Jamaican swimming legend Alia Atkinson continued her preparation for the Tokyo Olympics with more medals at the Beijing leg of the 2020 FINA Champions Series.
In the 100 metre breaststroke on January 19 Alia ended her own “Silk Road” journey with Bronze with a time of 1:08.88.The swim earned her USD 6000.00. The effort also represents the fourth fastest time by the Olympian at this time of the season. The Gold stayed at home with local standout Olympian Yu Jingyao taking the win in 1:07.18. Italian Olympian Martina Carraro won the Silver in 1:07.25.
TEST AND ADJUST
The first day of the two day meet on January 18 saw Alia recording her fastest time ever in January of 30.44. This represented a significant time drop from the last leg in Shenzhen where she stopped the clock in 30.63. Commander Atkinson continues to sharpen her skills as she keeps her eyes on the target of a podium place at the Tokyo Olympics. She was out touched at the wall by a fast charging US Olympian Molly Hannis who registered a time of 30.34. Carraro took the Bronze in 30.79.
The Caribbean superstar is the only swimmer, male or female from the region to have won medals in the event in both the long course and short course World Championships. She has one Long course Silver from the 2015 Kazan Championships when she set the current national mark of 30.11. She also has four medals in the 25 metre pool .Three Silver (2012,2014 and 2016) .She won the Gold at the 2018 Championships in Hangzhou. She is also the World record holder for the 25 metre course with a time of 28.56. No other Caribbean swimmer has ever set a World Record in the 50 metre breaststroke event, Atkinson has done it twice.
Alia ended the series with prize money earnings of USD 26,000.
Jamaica’s Alia Atkinson will be leaving the Chinese city of Shenzhen USD 12000.00 richer. Earlier today she won yet another Bronze medal at the FINA Champions Series .This time it was in the 100 metre breaststroke in a time of 1:08.15.That earned her another USD 6000.00.
Italian Martina Carraro took the double as she won the event in a time of 1:06.85.Hometown swimmer Yu Jingyao took the Silver in 1:07.59.
Atkinson continues to prepare for the Tokyo 2020 Olympics with her third fastest time ever done in January. In 2016 She had swum times of 1:07.38 and 1:07.47 at the Austin leg of the US based TYR Pro series.
Atkinson’s efforts today places her 13th in the global standings for the race.
The swimming icon will next be in action from Jan 18-19 in Beijing at the Ying Dong Swimming Natatorium , the site of swimming for the 2008 Olympic Games. She will again contest the 50 and 100 metre breaststroke events.
Olympian Alia Atkinson won Bronze earlier today at the Shenzhen leg of the FINA Champions Series. Competing in the 50 metre breaststroke Atkinson finished third in a time of 30.63 and won USD 6000. Gold went to Italian Olympian Martina Carraro in 30.38 earning herself USD 10,000. The Silver was won by the American Olympian Molly Hannis in 30.49, she netted for herself USD 8000.00. Those top three finishes represent the new Global top three swims for the season.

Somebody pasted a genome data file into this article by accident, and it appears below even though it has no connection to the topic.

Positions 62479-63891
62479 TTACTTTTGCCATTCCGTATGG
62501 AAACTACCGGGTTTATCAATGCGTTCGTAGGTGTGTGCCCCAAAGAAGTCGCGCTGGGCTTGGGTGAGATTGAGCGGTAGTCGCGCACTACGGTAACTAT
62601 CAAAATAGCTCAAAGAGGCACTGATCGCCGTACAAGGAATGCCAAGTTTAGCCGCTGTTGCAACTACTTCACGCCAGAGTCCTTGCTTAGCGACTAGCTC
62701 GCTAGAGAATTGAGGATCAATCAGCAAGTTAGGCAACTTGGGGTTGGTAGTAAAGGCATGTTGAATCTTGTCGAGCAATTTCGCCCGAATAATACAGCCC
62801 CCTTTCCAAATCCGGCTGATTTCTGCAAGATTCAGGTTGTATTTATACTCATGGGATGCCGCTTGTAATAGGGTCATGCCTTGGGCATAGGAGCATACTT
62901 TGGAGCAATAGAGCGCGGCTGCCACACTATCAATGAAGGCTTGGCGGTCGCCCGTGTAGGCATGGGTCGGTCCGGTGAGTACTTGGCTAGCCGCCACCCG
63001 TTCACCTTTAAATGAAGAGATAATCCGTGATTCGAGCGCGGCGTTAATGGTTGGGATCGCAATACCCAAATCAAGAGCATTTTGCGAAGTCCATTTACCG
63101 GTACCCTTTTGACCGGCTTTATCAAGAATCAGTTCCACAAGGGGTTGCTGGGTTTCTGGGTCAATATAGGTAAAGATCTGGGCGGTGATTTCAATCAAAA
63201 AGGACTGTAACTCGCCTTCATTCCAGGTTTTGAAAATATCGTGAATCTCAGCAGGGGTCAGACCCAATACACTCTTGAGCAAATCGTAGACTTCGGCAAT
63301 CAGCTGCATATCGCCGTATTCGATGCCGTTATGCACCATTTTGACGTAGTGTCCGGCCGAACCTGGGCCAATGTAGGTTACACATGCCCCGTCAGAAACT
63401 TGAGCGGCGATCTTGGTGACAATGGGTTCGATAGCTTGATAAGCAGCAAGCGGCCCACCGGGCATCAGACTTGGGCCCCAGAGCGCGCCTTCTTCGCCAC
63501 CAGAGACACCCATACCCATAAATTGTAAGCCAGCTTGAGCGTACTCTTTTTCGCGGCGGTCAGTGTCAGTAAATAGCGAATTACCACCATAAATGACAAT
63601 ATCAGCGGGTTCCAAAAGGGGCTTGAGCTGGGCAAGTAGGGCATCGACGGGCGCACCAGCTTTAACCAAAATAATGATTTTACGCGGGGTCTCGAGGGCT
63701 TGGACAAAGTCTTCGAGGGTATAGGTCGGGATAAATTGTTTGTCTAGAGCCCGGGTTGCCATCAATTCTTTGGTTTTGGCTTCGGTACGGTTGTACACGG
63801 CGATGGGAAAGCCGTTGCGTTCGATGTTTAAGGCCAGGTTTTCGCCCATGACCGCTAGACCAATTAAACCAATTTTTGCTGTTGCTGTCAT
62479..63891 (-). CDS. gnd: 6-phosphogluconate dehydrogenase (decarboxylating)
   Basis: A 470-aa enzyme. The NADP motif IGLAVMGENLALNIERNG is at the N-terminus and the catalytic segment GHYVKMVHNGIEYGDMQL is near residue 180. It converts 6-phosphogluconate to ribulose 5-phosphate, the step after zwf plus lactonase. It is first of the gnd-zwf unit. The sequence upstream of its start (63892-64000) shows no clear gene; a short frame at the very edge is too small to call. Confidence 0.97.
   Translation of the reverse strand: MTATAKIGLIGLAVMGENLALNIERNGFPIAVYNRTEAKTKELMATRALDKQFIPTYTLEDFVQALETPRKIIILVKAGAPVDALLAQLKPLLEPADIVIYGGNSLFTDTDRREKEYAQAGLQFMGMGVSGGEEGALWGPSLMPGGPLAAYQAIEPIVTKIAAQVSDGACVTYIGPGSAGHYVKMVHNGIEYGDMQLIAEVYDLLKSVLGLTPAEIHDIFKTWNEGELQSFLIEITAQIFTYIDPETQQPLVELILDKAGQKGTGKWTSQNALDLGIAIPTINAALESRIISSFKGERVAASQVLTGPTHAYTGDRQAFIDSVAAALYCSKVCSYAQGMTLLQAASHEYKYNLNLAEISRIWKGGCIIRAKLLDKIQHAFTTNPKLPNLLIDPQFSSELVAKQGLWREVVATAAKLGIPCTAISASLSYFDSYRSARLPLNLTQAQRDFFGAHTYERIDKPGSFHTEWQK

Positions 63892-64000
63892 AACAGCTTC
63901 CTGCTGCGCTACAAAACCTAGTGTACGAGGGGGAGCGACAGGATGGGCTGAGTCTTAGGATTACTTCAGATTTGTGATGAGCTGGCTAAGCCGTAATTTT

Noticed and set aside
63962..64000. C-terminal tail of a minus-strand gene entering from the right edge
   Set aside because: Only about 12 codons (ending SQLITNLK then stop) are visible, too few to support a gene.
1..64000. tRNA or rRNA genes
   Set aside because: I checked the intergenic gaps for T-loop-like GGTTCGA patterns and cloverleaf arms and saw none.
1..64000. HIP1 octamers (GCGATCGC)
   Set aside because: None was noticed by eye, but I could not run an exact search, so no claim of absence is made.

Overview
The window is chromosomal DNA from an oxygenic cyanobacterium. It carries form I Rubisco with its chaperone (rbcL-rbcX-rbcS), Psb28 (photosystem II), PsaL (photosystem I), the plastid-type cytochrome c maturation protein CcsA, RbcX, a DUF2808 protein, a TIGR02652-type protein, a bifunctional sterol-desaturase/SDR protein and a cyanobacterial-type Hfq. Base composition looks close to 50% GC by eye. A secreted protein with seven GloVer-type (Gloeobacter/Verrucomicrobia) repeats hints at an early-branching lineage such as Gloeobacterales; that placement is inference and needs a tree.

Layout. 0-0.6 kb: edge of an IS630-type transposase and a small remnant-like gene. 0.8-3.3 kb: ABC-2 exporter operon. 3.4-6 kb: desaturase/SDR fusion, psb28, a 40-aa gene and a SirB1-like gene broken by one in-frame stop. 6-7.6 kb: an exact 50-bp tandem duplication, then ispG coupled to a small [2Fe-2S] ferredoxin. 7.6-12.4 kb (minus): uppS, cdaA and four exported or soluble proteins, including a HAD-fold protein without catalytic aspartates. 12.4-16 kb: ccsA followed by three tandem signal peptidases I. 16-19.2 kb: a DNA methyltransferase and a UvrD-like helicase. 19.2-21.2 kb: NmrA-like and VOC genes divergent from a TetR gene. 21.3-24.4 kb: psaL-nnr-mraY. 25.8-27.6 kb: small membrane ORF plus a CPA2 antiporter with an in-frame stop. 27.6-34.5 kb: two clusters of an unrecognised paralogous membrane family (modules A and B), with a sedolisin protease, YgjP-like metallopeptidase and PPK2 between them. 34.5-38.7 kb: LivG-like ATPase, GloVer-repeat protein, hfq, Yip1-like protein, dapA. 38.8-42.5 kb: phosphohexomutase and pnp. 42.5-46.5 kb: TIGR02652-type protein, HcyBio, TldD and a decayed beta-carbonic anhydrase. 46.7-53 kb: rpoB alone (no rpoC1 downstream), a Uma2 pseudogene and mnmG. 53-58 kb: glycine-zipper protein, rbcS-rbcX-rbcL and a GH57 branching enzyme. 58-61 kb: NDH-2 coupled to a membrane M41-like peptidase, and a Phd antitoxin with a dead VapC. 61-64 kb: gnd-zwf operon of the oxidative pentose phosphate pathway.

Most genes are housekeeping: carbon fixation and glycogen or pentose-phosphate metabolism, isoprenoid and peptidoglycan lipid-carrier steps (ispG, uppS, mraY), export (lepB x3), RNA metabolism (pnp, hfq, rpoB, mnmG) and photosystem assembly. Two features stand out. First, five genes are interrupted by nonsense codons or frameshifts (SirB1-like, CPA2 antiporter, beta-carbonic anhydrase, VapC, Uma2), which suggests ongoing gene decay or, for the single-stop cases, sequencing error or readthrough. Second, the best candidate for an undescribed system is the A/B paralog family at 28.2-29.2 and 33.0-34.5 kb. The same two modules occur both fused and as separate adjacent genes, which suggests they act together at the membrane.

This is the fastest Atkinson has swum in January. Her previous best at this stage of the season was 32.73 in 2012. In that season she had her highest Olympic placing of fourth at the London Games. This 2019/2020 is one first for her and the region as she is the only female swimmer from the Caribbean invited to compete in this Series.
She was also the only female swimmer invited to compete on a team in the debut season of the International Swimming League for Team Iron.
The meet continues tomorrow with Alia competing in the 100 metre breaststroke. She will battle Carraro again as well as 2016 Olympian Canadian Sydney Pickrem and hometown talent Yu Jingyao.
Before 2019 came to close yet another CARIFTA region swimmer was re writing the pages of his school’s record book. That swimmer was Adriel Sanes of the University of Denver. Competing at the Princeton/Big Al Invitational .He took victories in the 100 and 200 yard breaststroke in NCAA B qualifying times.He also won all the relays he swam in. It would be the 200 freestyle where he would have his name in history as his greatest success.In the very first final of the meet that ran from December 6 to 8 saw the Pioneers A team of Cameron Auchinachie 19.17,Sid Farber 18.73,Jackson Gainer 20.07 and Sanes 19.43 beating the field by over a second to win in a time of 1:17.40. That was just off the school record of 1:17.22 and the NCAA A cut of 1:17.17.
With the team so close to the NCAA standard the night before the squad came together to go for that automatic invitation in Indiana in late March.They would not disappoint and would achieve their goal of stamping their ticket .They also set a new school record and put the Pioneers fourth in the country.